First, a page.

As we approached the LBJ Ranch west of Johnson City, both the wind and traffic subsided. The home of President Johnson and his wife, Lady Bird, was the focal piece of the Ranch and a center for political activity for several decades. In 1972 the Johnsons donated the house and ranch to the National Park Service. LBJ’s birthplace, the Texas White House, and his gravesite are part of the LBJ National Historical Park. The Park Service maintains more than 1,500 acres as a working ranch, including a herd of cattle descended from Johnson’s original Hereford breed. We toured the ranch on several paved, one-way roads and observed as many white-tailed deer as white-faced cattle.
“You can’t go wrong with either the Sauerbraten or Schweinerippchen,” I said to my buddies, all of whose faces had clear, skeptical expressions. We were at Friedhelms Bavarian Inn in Fredericksburg, TX, a German restaurant in a German community that I had been looking forward to since the beginning of the trip. I had already ordered the Rind Roulade and was second-guessing what these Philly cheesesteak buddies of mine would eat. I had talked them into a German restaurant and wished them a good experience.
Just as we were leaving the restaurant, my phone dinged an email message. It was Ingrid from La Loma del Chiva: “Yes, I can accommodate you. The Goat Shed is available. $100. Let me know as soon as possible.” I replied immediately: “Yes, we would be delighted to stay in the Goat Shed. We’ll see you soon.”
My Rind Roulade was excellent, and my Rauchbier was cold and tasty. However, I don’t think my buddies will seek out a German restaurant in the near future. Upon returning to the hotel I checked my bed for bedbugs, hung up my riding gear, then Googled La Loma del Chiva. “Hey Gary,” I said. “Come look at the photos of this place!” Gary’s eyes widened as much as his grin. “Marc is going to freak out when he sees this,” Gary crowed. “I am going to tell him he needs to learn how to milk a goat!” “Do you think this was a 1960’s Hippie Commune at one time?” I asked. I answered my own question: Maybe. It translated to “The hill or region of she-goats.” Although “Chiva” is also a slang term for “heroin” and “naughty girl!”
Fredericksburg is located in the Texas Hill Country on the Edwards Plateau west of Austin. As we left this quaint German community toward Leakey, TX, the hills became steeper and the canyons deeper. Leakey was the trailhead for our Twisted Sisters ride, but on the way, we stopped at Lost Maples State Natural Area, a pristine area of beautiful hills and canyons on the upper Sabinal River. The maples of Lost Maples were “lost” in much the same way as the Lost Pines southeast of Austin. When the Ice Age ended, most of the area became too hot for the maple trees to survive except for a few pockets in protected canyons. This species, Acer grandidentatum, commonly called bigtooth maple, is largely found at higher elevations in the southern and middle Rocky Mountains.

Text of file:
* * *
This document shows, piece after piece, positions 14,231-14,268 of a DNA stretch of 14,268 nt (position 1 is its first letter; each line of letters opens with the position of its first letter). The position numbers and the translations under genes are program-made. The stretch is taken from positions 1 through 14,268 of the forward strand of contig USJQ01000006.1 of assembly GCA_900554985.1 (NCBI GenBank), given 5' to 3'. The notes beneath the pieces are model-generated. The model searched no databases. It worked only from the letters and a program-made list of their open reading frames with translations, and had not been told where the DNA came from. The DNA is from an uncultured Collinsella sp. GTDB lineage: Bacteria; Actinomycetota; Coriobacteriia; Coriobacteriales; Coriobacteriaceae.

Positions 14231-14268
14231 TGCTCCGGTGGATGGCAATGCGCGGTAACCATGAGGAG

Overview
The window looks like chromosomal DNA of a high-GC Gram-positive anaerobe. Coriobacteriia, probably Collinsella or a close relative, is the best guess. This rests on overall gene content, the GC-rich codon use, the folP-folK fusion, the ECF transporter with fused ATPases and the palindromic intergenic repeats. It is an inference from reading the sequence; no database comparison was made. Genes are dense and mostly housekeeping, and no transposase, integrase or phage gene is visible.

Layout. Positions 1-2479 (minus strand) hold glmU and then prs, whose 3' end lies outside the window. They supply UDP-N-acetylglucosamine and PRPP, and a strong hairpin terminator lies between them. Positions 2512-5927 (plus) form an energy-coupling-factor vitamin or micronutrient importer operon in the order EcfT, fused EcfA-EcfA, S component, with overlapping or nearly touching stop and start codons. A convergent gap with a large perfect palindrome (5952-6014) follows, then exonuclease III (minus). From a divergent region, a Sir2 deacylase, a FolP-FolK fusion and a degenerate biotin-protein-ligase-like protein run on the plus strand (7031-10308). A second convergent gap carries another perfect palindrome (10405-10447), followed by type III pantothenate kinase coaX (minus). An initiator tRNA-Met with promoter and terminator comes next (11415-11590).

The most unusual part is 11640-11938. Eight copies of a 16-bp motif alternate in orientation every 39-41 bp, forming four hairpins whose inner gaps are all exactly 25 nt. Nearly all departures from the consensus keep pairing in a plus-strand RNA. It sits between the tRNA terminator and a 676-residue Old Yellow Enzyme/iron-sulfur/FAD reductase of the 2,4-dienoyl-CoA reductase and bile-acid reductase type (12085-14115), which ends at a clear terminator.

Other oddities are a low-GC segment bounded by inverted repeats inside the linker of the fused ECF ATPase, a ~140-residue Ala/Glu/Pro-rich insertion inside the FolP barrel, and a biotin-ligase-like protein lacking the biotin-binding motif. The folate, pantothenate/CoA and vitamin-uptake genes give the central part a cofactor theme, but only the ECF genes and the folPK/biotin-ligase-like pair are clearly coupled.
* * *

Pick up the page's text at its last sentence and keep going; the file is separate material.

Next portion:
The Twisted Sisters were fun. Ranch Roads, 335, 336, and 337 are the Sisters for which riders come from near and far. The 100-mile loop follows canyons and climbs jagged, steep hills with tight, twisty curves and sheer drop-offs along the way. Signs by the road list the number of biker fatalities during a given period of time. The signs didn’t seem to slow anyone down. The Lone Star Motorcycle Museum was closed that day, but the Frio Canyon Motorcycle Stop had some great souvenirs to choose from including the obligatory tee shirt and saddlebag sticker.
The ride the next day from Leakey to Marathon via Del Rio across the southwest Texas desert was long and uneventful. Oh yeah, we did get stopped by the Border Patrol looking for illegal immigrants. Before I pulled up to the guard, I told Marc to keep his face shield closed and his fingers crossed. The guard asked where I was from and going and if the three miscreants behind me were US citizens. “Believe my words and not your eyes,” I said. “They all have US passports.” He took my word for it and waved us through.
I was happy that we had a place to stay in the Goat Shed on the edge of Big Bend; this would give us the extra day to explore the Park. I was relaxed and enjoyed the ride across the desert. Don and Gary entertained themselves reliving the punch lines of old movies, Marc spent a lot of time worrying about running out of gas, and I attempted with little success to identify roadside vegetation as it blew by at 70 mph. When bored with all of the above, we collectively tried but failed to remember the lyrics to the Iron Butterfly song In a Gadda-Da-Vida. In retrospect, how could it have been so hard given there are only four lines repeated ten times? None the less, we spent so much time on it we adopted it as our trip theme song.
It was late afternoon. We rolled into Marathon, TX, at the north end of Big Bend National Park. It was time to call Ingrid for directions to La Loma del Chiva or the place of she-goats, heroin, or naughty girls. We pulled up under the shade of a cottonwood tree on Main Street. Before I removed my helmet, I heard Gary ask Marc: “Marc, do you know how to milk a goat?”
Truett, J. C. and D. W. Lay. 1984. Land of Bears and Honey: A Natural History of East Texas. University of Texas Press, Austin. 176 p.